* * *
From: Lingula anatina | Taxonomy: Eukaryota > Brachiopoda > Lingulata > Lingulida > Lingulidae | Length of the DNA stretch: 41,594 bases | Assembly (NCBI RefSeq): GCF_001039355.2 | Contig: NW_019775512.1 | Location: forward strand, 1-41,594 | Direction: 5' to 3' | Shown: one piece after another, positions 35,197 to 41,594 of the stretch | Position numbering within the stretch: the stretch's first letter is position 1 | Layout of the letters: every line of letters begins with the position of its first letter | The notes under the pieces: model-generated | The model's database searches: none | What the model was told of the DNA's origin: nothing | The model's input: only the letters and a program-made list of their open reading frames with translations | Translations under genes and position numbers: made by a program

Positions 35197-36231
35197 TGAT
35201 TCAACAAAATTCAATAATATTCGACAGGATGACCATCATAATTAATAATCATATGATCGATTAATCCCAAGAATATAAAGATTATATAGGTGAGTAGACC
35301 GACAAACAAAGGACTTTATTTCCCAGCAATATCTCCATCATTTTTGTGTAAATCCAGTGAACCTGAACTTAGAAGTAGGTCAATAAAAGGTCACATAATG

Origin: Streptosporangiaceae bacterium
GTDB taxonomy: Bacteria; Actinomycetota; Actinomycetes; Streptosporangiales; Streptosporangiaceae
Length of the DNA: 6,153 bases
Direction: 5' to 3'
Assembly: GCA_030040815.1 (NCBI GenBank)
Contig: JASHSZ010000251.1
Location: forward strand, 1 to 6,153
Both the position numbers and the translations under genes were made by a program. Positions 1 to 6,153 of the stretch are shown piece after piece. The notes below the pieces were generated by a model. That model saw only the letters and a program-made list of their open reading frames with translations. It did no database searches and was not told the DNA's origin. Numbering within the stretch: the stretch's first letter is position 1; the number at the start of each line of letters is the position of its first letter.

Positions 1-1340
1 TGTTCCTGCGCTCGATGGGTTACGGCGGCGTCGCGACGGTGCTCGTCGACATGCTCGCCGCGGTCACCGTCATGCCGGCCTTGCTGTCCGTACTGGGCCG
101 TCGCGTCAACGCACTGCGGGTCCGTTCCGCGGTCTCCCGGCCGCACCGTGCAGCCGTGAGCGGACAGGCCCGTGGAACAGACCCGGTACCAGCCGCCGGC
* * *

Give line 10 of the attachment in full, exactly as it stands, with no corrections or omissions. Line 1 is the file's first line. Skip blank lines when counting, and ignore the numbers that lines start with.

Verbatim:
Assembly: GCA_030040815.1 (NCBI GenBank)